Table of Contents
- Data Science Primer
- Report Methodology
- Decision Criteria Analysis
- Evaluation Metrics
- Key Criteria: Impact Analysis
- Analysts’ Take
- About Andrew Brust
Data science solutions are a prerequisite for devising and implementing predictive and prescriptive analytics at enterprise levels of sustainability, security, and governance. The discipline is evolving to incorporate aspects of non-statistical artificial intelligence (AI) techniques including symbolic reasoning, rules-based systems, and semantic knowledge graphs. The bulk of data science offerings focus on classic and advanced machine learning (ML) algorithms, some of which function at the compute resource scale of deep learning. Often, the user base for these solutions consists of data scientists with backgrounds in statistics and computer science. ML engineers specializing in putting models into production and monitoring them frequently use these resources too.
Many aspects of data science solutions are designed to help organizations deal with the scarcity of these valued professionals—particularly data scientists. There’s an enterprise need to liberate data scientists from manual, ad hoc work (like data preparation) that monopolizes their time and distracts them from creating innovative business solutions. Traditionally, such grunt work was performed in siloed environments specific to individual data scientists. Thus, it often suffered from a lack of consistency, code reuse, data governance, and collaboration.
Data science solutions were devised to streamline these processes, making them repeatable, more transparent, and more productive than the previous disjointed efforts were. These solutions service the full spectrum of the data science lifecycle, which includes data preparation, model training, feature engineering, testing, and deployment. There’s also a regular monitoring and recalibration cycle for ensuring models operate in production as they were designed to, in notebooks and data science sandboxes.
By integrating with common frameworks used in data science (including tools for coding, ML libraries, and resources for scoring and deploying models), such solutions considerably expedite work in this discipline. They also make the process less siloed while helping it conform to conventional enterprise standards for data governance and security. Consequently, these tools assist organizations in scaling their data science efforts to match the demands of contemporary business needs for AI and its immense data quantity requisites. Granted, the value of open source tooling impacting this space is considerable. However, commercial data science solutions command a significant amount of this space to formalize the varying steps required in this field to enhance its efficiency and solidify its worth.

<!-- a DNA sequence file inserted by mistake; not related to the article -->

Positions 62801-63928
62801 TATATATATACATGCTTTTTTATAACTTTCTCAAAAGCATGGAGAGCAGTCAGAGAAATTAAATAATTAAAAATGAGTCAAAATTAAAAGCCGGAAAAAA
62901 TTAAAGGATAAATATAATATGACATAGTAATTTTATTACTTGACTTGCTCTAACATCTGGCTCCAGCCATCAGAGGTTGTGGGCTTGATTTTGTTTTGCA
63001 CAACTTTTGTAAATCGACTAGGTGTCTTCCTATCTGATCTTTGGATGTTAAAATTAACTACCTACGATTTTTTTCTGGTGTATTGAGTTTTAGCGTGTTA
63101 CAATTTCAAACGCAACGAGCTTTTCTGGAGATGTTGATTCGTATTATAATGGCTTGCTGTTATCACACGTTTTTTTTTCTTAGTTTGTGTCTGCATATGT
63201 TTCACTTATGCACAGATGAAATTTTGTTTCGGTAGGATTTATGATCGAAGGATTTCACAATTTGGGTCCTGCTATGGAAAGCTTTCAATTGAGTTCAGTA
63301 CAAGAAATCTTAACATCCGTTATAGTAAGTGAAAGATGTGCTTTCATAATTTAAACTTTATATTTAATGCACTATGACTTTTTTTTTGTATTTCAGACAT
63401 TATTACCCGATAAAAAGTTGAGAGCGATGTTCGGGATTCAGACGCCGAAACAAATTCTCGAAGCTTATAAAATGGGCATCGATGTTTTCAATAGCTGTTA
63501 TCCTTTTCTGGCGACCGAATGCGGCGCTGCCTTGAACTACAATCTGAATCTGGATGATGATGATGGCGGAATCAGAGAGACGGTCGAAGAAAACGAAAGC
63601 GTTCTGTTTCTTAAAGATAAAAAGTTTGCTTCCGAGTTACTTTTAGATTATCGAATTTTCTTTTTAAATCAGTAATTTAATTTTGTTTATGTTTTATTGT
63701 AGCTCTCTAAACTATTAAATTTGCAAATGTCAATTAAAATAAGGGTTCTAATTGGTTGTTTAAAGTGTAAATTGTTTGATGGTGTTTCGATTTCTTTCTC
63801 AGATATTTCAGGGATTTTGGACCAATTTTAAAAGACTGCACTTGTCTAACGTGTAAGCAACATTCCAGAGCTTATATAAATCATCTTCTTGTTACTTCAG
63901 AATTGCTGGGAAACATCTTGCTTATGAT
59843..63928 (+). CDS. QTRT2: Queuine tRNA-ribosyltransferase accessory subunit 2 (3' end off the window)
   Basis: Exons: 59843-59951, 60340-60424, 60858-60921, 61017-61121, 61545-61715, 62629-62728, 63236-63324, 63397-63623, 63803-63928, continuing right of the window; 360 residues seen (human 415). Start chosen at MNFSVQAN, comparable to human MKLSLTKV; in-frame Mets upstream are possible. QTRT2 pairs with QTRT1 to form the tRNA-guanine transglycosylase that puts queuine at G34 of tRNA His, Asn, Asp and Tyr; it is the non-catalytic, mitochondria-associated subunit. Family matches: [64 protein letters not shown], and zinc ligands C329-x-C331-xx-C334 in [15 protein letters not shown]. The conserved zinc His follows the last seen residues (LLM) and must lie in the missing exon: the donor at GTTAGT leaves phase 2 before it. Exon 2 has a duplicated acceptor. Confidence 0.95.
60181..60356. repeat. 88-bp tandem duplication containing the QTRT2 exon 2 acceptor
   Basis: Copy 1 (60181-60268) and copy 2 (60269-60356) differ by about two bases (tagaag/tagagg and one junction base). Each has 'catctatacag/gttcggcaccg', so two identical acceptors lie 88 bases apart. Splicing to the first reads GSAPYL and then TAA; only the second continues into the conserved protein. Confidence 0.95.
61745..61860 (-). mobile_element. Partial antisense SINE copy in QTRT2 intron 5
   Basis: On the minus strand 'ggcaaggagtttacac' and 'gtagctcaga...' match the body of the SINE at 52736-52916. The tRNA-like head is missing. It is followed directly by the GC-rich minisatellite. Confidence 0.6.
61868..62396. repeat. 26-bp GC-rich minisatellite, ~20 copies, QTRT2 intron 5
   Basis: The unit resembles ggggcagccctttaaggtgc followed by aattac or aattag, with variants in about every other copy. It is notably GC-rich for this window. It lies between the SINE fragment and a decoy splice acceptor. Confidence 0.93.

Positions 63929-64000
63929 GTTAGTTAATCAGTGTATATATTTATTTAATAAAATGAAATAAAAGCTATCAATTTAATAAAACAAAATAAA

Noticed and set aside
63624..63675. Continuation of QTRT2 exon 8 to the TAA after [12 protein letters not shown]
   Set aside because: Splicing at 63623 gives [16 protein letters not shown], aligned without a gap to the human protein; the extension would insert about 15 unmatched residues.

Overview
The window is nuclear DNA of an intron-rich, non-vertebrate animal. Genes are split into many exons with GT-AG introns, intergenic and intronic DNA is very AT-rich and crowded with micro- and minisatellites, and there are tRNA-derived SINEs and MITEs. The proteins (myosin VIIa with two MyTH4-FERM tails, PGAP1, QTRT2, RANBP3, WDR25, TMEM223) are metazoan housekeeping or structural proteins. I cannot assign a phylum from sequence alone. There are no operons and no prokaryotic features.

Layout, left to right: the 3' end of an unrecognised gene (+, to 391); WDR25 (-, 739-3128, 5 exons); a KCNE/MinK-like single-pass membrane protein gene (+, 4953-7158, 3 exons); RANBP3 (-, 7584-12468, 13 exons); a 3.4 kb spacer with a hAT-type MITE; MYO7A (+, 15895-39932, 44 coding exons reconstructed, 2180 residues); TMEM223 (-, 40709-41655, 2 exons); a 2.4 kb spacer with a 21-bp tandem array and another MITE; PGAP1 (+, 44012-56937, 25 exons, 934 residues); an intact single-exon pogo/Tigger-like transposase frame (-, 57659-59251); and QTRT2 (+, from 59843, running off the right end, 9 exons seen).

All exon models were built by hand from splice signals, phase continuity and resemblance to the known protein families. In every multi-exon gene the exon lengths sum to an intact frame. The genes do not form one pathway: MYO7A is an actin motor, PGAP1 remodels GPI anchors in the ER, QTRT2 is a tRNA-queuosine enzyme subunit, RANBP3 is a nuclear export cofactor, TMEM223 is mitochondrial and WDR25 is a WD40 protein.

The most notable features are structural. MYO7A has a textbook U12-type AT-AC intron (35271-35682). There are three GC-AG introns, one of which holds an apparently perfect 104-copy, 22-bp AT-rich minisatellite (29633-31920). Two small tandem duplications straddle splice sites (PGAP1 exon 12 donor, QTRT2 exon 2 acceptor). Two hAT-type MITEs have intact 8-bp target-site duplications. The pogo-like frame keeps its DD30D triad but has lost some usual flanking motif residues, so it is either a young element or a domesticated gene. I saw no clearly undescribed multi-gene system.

The assessment of the multitude of vendor offerings on the market for data science takes several factors into account. The most notable of these include the range of employee skills, organizational use cases, attendant applications, budgetary concerns, and mission-critical objectives.
The GigaOm Key Criteria and Radar reports provide an overview of the data science market, identify capabilities (table stakes, key criteria, and emerging technology) and non-functional requirements (evaluation metrics) for selecting a data science solution, and detail vendors and products that excel. These reports give prospective buyers an overview of the top vendors in this sector and will help decision-makers evaluate solutions and decide where to invest.
How to Read this Report
This GigaOm report is one of a series of documents that helps IT organizations assess competing solutions in the context of well-defined features and criteria. For a fuller understanding, consider reviewing the following reports:
Key Criteria report: A detailed market sector analysis that assesses the impact that key product features and criteria have on top-line solution characteristics—such as scalability, performance, and TCO—that drive purchase decisions.
GigaOm Radar report: A forward-looking analysis that plots the relative value and progression of vendor solutions along multiple axes based on strategy and execution. The Radar report includes a breakdown of each vendor’s offering in the sector.
Solution Profile: An in-depth vendor analysis that builds on the framework developed in the Key Criteria and Radar reports to assess a company’s engagement within a technology sector. This analysis includes forward-looking guidance around both strategy and product.